Galveston Daily News, January 13, 1978

Galveston Daily News

January 13, 1978

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Issue date: Friday, January 13, 1978

Pages available: 56

Previous edition: Thursday, January 12, 1978

Next edition: Saturday, January 14, 1978 - Used by the World's Finest Libraries and Institutions
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Publication name: Galveston Daily News

Location: Galveston, Texas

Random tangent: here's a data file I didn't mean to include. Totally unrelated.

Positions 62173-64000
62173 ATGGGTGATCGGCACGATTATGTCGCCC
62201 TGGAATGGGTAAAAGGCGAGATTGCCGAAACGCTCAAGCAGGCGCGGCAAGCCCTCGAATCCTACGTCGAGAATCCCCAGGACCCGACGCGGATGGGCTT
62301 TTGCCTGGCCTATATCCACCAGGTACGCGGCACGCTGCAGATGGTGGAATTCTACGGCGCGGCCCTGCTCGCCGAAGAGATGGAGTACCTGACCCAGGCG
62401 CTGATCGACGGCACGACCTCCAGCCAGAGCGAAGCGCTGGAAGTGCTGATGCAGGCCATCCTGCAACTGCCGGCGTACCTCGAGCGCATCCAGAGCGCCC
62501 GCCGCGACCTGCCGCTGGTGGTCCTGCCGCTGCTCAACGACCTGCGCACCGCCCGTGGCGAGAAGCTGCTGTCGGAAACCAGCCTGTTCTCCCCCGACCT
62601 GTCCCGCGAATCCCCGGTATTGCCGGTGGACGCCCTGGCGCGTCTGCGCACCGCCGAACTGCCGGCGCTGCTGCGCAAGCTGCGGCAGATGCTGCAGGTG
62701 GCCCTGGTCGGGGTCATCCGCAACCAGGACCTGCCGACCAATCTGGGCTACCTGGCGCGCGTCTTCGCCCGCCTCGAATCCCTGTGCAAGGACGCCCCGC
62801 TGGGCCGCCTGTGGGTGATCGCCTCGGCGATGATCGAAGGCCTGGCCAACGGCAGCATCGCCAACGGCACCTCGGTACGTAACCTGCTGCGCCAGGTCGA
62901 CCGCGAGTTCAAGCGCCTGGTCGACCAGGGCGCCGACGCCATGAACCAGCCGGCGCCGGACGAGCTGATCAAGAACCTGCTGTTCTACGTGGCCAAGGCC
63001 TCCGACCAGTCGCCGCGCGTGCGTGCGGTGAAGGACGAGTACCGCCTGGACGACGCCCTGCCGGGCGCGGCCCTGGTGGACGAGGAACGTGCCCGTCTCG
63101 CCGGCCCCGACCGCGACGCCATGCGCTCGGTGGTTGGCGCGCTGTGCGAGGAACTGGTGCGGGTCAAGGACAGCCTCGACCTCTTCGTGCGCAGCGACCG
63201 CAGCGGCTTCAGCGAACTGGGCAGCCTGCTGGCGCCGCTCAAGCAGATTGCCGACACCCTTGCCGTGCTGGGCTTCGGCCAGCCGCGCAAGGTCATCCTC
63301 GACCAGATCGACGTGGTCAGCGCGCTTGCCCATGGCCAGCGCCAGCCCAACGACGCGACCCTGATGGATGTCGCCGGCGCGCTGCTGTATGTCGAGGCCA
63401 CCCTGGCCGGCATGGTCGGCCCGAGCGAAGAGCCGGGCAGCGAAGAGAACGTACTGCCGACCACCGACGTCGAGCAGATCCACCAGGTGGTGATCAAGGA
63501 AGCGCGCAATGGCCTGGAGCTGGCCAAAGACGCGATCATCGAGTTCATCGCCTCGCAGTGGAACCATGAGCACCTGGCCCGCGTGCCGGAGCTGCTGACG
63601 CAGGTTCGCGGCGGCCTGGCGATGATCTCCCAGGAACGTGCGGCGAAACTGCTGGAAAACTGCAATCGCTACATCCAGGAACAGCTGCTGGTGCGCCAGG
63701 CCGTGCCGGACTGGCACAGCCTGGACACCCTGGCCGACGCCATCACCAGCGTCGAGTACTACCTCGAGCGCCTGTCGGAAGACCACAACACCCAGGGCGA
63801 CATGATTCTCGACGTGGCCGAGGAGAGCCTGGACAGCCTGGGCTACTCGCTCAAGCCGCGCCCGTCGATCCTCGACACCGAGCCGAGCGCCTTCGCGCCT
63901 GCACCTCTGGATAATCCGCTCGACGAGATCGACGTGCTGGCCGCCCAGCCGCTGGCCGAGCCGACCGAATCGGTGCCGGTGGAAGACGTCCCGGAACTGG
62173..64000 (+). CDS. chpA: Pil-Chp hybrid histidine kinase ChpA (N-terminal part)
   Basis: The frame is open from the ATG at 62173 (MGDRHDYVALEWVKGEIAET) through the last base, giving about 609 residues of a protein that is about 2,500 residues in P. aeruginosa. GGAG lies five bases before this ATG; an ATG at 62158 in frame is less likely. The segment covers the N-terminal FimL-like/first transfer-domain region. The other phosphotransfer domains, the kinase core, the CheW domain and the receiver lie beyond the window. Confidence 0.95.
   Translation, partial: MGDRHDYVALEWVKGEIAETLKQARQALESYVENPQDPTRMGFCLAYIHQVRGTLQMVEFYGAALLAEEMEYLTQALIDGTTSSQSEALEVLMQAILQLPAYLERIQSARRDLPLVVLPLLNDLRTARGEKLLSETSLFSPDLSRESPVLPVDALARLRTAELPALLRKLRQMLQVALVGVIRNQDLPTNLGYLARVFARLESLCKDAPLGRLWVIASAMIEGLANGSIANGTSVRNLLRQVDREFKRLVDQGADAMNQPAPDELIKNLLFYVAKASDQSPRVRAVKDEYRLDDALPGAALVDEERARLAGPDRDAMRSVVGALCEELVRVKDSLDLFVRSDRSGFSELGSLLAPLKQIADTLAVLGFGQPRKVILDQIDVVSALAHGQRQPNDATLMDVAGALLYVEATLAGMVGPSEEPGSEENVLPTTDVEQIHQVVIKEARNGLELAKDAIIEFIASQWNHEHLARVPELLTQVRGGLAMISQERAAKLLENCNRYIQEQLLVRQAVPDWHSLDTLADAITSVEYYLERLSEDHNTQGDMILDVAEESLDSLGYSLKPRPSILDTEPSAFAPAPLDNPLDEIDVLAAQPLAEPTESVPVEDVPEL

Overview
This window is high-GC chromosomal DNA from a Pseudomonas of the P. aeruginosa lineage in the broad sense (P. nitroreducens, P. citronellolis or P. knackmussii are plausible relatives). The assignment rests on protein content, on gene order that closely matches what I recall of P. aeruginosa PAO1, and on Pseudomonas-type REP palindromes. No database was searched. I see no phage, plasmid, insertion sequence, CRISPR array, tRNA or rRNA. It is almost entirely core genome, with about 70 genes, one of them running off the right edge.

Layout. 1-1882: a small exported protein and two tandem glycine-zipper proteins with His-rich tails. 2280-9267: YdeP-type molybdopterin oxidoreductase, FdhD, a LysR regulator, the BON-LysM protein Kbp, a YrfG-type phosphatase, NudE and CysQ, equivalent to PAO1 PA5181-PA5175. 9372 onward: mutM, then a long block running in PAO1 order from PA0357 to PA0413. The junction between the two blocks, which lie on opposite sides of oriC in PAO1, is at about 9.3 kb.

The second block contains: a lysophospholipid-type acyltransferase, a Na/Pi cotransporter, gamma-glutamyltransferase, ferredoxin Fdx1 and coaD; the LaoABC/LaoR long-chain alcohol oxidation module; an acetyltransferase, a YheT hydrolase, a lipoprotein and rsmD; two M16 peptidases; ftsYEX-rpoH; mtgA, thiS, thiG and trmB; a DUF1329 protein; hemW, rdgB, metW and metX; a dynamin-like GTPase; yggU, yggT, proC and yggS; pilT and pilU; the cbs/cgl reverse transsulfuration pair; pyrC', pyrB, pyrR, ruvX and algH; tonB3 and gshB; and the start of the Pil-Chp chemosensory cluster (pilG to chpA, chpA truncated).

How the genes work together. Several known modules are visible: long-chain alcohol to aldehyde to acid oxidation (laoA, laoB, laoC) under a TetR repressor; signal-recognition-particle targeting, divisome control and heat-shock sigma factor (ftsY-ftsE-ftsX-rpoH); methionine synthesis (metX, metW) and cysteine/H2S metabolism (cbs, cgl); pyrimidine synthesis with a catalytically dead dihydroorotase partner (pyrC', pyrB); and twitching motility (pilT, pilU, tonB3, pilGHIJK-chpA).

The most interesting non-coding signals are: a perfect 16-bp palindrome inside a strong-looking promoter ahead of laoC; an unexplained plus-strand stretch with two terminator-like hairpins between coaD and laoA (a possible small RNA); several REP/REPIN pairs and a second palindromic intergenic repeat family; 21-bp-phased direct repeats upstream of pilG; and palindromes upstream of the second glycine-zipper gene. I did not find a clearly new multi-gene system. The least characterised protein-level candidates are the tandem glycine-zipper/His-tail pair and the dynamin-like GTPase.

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Galveston Daily News (Newspaper) - January 13, 1978, Galveston, Texas AGBiAlMSHSIORY Oktot Established in 1842, Dtdkatad To The Growth and Protress of Galveston and All of Gatveston County VOL. 138. NO. 279 Member, United Press International GALVES-iy.N.TEXAS. FKIDAY MORNING. JANUAKYs, 1978 Sunday fittnge Elewitor Also Probed Citations Due In Grain Blast GENERAL MOTORS CORP. unveiled Thursday a new emission-control system it said will eliminate its cars as "significant contributors" to air pollution in the 1980s. The system, called a three-way catalytic converter, already is being installed in some CM cars sold in California. It is the first made by GM that controls all three federally regulated pollutants. A 1978 Buick Skyhawk equipped with GM's Phase II catalyst system is shown getting an exhaust emission test on a dyamometer at the GM Proving Grounds at Milford, Mich. (DPI Closing Of Isle Beaches To Vehicular Traffic Favored By GORDON HA1RE News Staff Writer Most people attending an open meeting on beach problems Thursday night agreed that the beaches should be closed to vehicular traffic to eliminate safety hazards and law enforcement problems. About 50 people attended the meeting, and the majority were represen- tatives of the county, the city, the Galveston Park Board of Trustees and the chamber of commerce. Rules Won't Affect Galveston Hospital ByPAULWATLER News Staff Writer A new interpretation of Medicare reimbursal guidelines may cost the Sisters of Charity some federal funds but ap- parently will have no effect on St. Mary's Hospital, operated in Galveston by the order. The Department of Health, Education and Welfare in Washington, D. C., is refusing to reimburse the Sisters of Charity, and other orders of nuns who operate hospitals, for ad- ministrative work per- formed by sisters in cor- porate headquarters. The Sisters of Charity has about 400 nuns but only five work in the corporate headquarters in Houston, according to Caroll Albaugh, assistant finan- cial coordinator of the order. About 25 sisters work at St.Mary's in Galveston. The Medicare regulation in question provides for reimbursal for services performed by nuns at hospitals. The strict in- terpretation of the rule has resulted in reimbursals being denied for sisters at corporate headquarters since they are not actually working at a hospital. "It's a very complicated Albaugh said. "It does not affect at all the sisters serving at any hospital or at St. he said. The order operates 13 hospitals throughout the Southwest. "We are not concerned about it that Albaugh said. The Sisters of Charity have appealed the stricter HEW interpretation, Albaugh said. The order has had no problem, except recently, in receiving the reim- bursals since the regulation went into effect in 1966. The reimbursais are for the amount a lay person could be expected to be paid for performing a service rather than the amount actually paid the sisters by the order. The nuns are paid only a nominal salary for their services. Passing Parade By TERRY MauLEOD Holy Potato! Just look at the calendar. It's Friday the 13th and the year is so young. But, take heart, because in February Friday the 13th comes on Monday. Take the case of Kevin Walsh who says he should stay in bed all day. It's Friday the 13th and he's 13 years old today. .Angelina Tropea is bemoaning the fact she's got a case of laryngitis because she doesn't have a chance in arguing with people... Eddie Ramirez is winding up his winter vacation with his parents, and will be heading back to University where he is majoring in design engineering. Also visiting with Jesse and Lucy Ramirez during the holidays was another son. Mike Estrada, who is back at his studies at Sam Houston State University where he is majoring in criminology. Ollle Bailey, ritual captain of West Isle Eagles Auxiliary, is letting it be known how proud she was of her team when it had the honor of doing the ritualistic work at the institution of the new Santa Fe Auxiliary 3789 in Alia Loma... Proud, indeed, are Mr. and Mrs. F. A. DeBouy, great-grandparents, and Mrs. Shirley Soto and Amrose Mouton, grand- parents, of the latest ad- dition to the families. Jodie Nicole, born to Evelyn and Benny Irby of McCrory, Ark. They were on hand for the great arrival. .It's a sandwich seminar at noon today at Center on the Strand. Monte Riggs says current exhibits at the center will be the topic for discussion... Just dig that Jack Sparks, who's dressed so sharp he iooks like he See PASSING Page 2A State Rep. Andrew Z. Baker was the only Galveston legislator present at the meeting. The problems identified at the meeting were traffic congestion, emergency access to the beach, crowd control and narcotics violations. Baker.'Sald the only an- swer to the traffic problems was to have a West Bay crossing. Charlie Smith, a citizen at the meeting, told Baker he would see a West Bay crossing around the same time he would see a bridge to Bolivar Penin- sula. Ken Pagans, head of the county parks department, told the audience that the county could have six sites for parks within the next year, and that one park should be completed by this summer. He stated that the beach problems were a state problem because the users were people from out of the city. Pagans said the county is seeking state and federal funds for the aquisition and development of land. John Lee Brown, president of Galveston Parking Co., said that free interprise should be given the opportunity to establish parking and park facilities on the west end. Smith endorsed Brown's project on west beach, stating that state and federal programs placed certain limitations on commercial enterprises on land bought and developed with government funds. "We should make them (tourists) pay to use the Smith said. The police department showed tapes of the beach, depicting the traffic problems. Chief Ernest Galvan said the city will have to spend more than in overtime pay for officers to control traffic during the summer. During the peak tourist season, traffic is backed up from Broadway to Seawall Boulevard on 61st Street and from 61st Street to 10 Mile Road on FM 3005, Galvan said. Gene Lucas, a park board member, -said the city should use state right-of- way on FM 3005 for parking and use city buses to transport people to the beach. Dale Ware, park board member and moderator of the meeting, said the city, the county and the state would have to cooperate to find solutions for the problems. ByPAULWATLEH News Staff Writer Farmers Export Co. will be cited for several safety violations when results of the Occupational Safety and Health A d- ministrution's investigation into the grain elevator explosion are released in about two weeks, the acting director of the Houston OSHA office said Thursday. In addition to the Far- mers investigation, another OSHA Investigative team is probing conditions at Bungc Corporation's elevator and will probably issue safety citations against that facility as well, the OSHA official said. When asked if the Far- mers Investigation would result in citations against the company, lloger Mc- Cann, the acting director of the Houston OSHA office, said, "Yes, 1 think that is indicated." The explosion that ripped through Farmers elevator Dec. 27 left 18 persons dead and Injured 22 others. McCann would not name specific violations that Farmers will be charged with but indicated that overuse of the facility and faulty dust collecting systems may have been contributing factors in the explosion. suspicion to believe that some of It (the dust collection system) was not McCann said. Asked if the heavy use of the elevator may have been another factor, Mc- Cann said, "I think it might have been." McCann also said the OSHA office is considering the possibility that pollution control requirements may have resulted in some safety problems. "1 was informed of that problem and we are checking into it he said. "1 really don't know what the answer will be on that but we are looking into it." Galveston Fire Marshal A. Carroll said Thursday that his office's is con- tinuing its probe to determine how (lie blast was started. Nothing In the fire marshal's probe so far has Indicated that Farmers should be charged with any criminal violations, Carrol said. Conditions at Bungc are not unlike those at other See CITATIONS Page 2A 6-Times Convicted Felon Denied Bail liy J OKI, Kl UK PATRICK News Staff Writer District Judge Kd J. Harris Thursday denied bail for si.x-llnies convicted felon James Sanders, 42. In a personal statement following action on the Sunders case, Harris said he wanted to point out that Sanders has never been released from jnil since he was indicted on the habitual criminal statute. Harris said he believes Galveston County has ample resources for providing for new trials fur citizens and that money shouldn't be a bar to the administration of justice in the county. The court, he said, has simply granted a new trial for a defendant. Criminal District At- torney James Hury op- posed the granting of bond to Sanders, which was sought by Sanders' defense lawyer, M.Bruce Fort called Magglu Winston, and Elnora Joyncr, sisters to Sanders, seeking to prove through their testimony that San- ders could a liond of up to but no more. Harris said "the ap- plication for a writ of habeas corpus Is denied. The defendant will remain in jail." He asked the state If It would "join in" in a motion by Fort to have Investigator Brook Todd be appointed at the cost of the taxpayers to Investigate the case against Sanders In preparation for his new trial. Hury said he would not "join In" such a motion, hut is not opposing it, since the court has granted the new trial. Fort asked for at "least 00 days continuance" to prepare a new defense of Sunders. Harris granted the continuance. be a habitual criminal. That means the Jury found him guilty of the felony offense of aggravated robbery, found he was the same man who twice before hud been convicted of felonies In Texas, that the two previous felony convictions were final convictions. The jury also knew, because Harris allowed Fort to argue It, Unit an affirmative finding on the two previous convictions meant an automatic life term for Sanders as an habitual criminal. Harris has steadfastly declined to publicly state his reasons for granting a new trial for Sunders other than to suy he believes the conviction by the jury did not give Sanders "sub- stantial justice." The exact date of the ..Sanders was con-. Ivied sotting tor a new trial Is not a jury In loth District yet known, but will be before Harris, and found to reported when It Is known. Gas Hike Delayed ByJEFFSAMFIELD News Staff Writer A decision on Southern Union Gas Co.'s request lor a general rate increase was, delayed Thursday for 30 more days, pending the completion of a rate study. According to City At- torney Bob Shattucit, the gas company last August asked the Galveston City Husband And Wife On Same Jury The odds against a man and his wife both being named to serve on a jury in the same trial are in the thousands-lo-one range. But Billie Jones Jr., secretary treasurer of Oil, Chemical and Atomic Workers Local 4-449, and his wife Bobbie, were both chosen to serve on a jury in 212th District Court which has been hearing evidence in which Valry Lewis, 49, is accused of murder. District Judge Don Morgan said he does not remember ever seeing a man and wife serving on the same jury in this county. Council for a 5 percent hike in residential use, 6 percent in commercial and public service and 7 percent in industrial. An average residential bill would increase by per year. The company also proposes in its request to reduce the penalty for delinquent payments and wants to be granted a "cost of service" adjustment clause in Its present franchise agreement, similar to the one Houston Lighting Power Co. has. Shortly after the request was filed with the city, the council postponed a decision for 120 days until the city rate consultants, Touche Ross, had a chance to examine the request. Using a provision in the Texas Public Utilities Regulatory Act, the council Thursday unanimously extended the deadline for a vote. In other business, the council approved a request to extend city sewer lines on 89lh Street, despite some objections from the staff. The property owner who requested the line extension was granted a building permit and paid a sewer tap fee, according to officials. The owner claimed he was unaware that the city did not have sewer lines near his property. Some staff members, including City Manager Tom Muehlenbeck, said they felt council's approval of the request might set a precedent that the city would have a hard time justifying to others who do not have sewer lines but would like to have them. The city manager said Thursday that property owners in the future will be notified whether there are See GAS Page 2A Chick WINTER storm turns y.S. roads Into deathtraps. Page 5B. ALLIES gay U.S. lacks resolve to control Us energy problems, says President Carter. Page6A. Othir Ftaturts Amusements ....12A Bridge.............8A Comics..........13A Contact..........14A Crossword.......MB Deaths...........2A Horoscope........8A Marine Log, Markets..........5A People, Family. HOA Police Beat.......2A Sports..........1-3B TV Listings......13A Viewpoints.......4A Want Ads...... 6-13B Weather.........11A LC OK's Annexation Law News Mainland Bureau LEAGUE CITY-First reading of an ordinance annexing an area just south of the present city limits was approved Thursday night by the League City Council. Councilman Ed Sicily voted against the ordinance and Mayor Leonard Cruse warned that it could set an unwanted precendent. Stelly opposed it because the city will not realize any taxes from the area until 1979 but may have to im- mediately provide services. The area is along FM 3002 and is mostly undeveloped land. Second reading of the ordinance cannot take place for at least 30 days. The annexation straightens out League City's southern city limits. In other action, the Wtathir GALVESTON area cloudy today through Saturday. Continued cold. High today and Saturday in the mid-. 50s, low tonight in the low 40s. BOATING and recreation to nor- thwest winds 10 to 15 mph today. Bay waters choppy to slightly choppy. FISHING-Poor. BEACH water tem- degrees. council authorized City Administrator Henry Cunningham to negotiate an agreement with the county tax office for assessment of League City taxes and a property revaluation In 1979. Present city valuations are about three-fourths of county values and the county assessment this year will bring city values Into line. The revaluation will follow next year. The council also adopted a resolution urging an easing of restrictions that prevent property owners from bulkheading their land or reclaiming it after being submerged by sub- sidence. Defendant Claims Fatal Shooting Accidental Classified Ads Get FAST Re.uhti! Just ask a satisfied reader: "We sold these the first had many says MRS. R.R. NEBOUT of 1726 2nd Ave. North in Texas City, after-selling a 1971 Honda 430 and a 1972 Honda 500 motorcycle, both advertised for You can enjoy these same fast results through the classified ads. Call an Ad- Visor today at 744-3611 to start your ad. 11 works. ByJOELKIRKPATRICK News Staff Writer Valry Lewis, 49, testified Thursday he accidentally shot and killed Edward Smith, "during a tussle after he had threatened to cut my neck." He said he and Smith had struggled, with a cotton sampling knife in Smith's hand, and a .38 caliber revolver filling his own hand before the revolver went off, fatally wounding Smith. The shooting of Smith took place in the vicinity of Pier 36 on Sept. 23, 1976. Both Smith and Lewis operated forklifts in the area. They had earlier argued about contraptions of metal used as a bridge from the warehouse to rail cars, and over which towmotors and forklifls are driven, Lewis said. Lewis was called the stand at p.m. Thur- sday, after Asst. District Attorney David Walker had rested for the stale. His lawyer, Andrew Z.' Baker, asked questions designed to develop self- defense in the case. The state's witnesses earlier had placed the man who was fatally shot on the seal of the forklift after he was shot. Lewis testified he was not on the seat of the machine when the gun went off. When asked by Baker why he didn't simply walk away, from Smith, Lewis said was too clow to walk away from, he would of cut me wttfrthai cotton knife." He testified he Wri the gun on toonw cf previous 7 Both sides hud cmtteted their CMS by Thur- sday afternoon. Final arguments before the jury-aiKi 212lh District Judge Don Morgan are scheduled to get under way this morning. Dr. William A. Korn- dorffer, chief medical examiner for Galveston County, testified the bullet wounds on Smith's body were: A shallow wound in the left chest slanting up- ward with the track of the bullet emerging just below the collarbone and hitting the man In the .chin and continuing into his skull, "tearing up the brain." "Death was close to in- Dr. Korn- dorffersaid. Officer George Rivaux 111 testified about arriving on the scene and finding the body of Smith lying on the concrete of the pier with a crowd of people standing around him. He testified Ixiwis came forward and said "We had a struggle and 1 shot him." He said there was blood on the seat and sides of a forklift at the scene, and he found a broken cotton knife and a revolver and holster. "There was no indication of a fight at the he testified. ;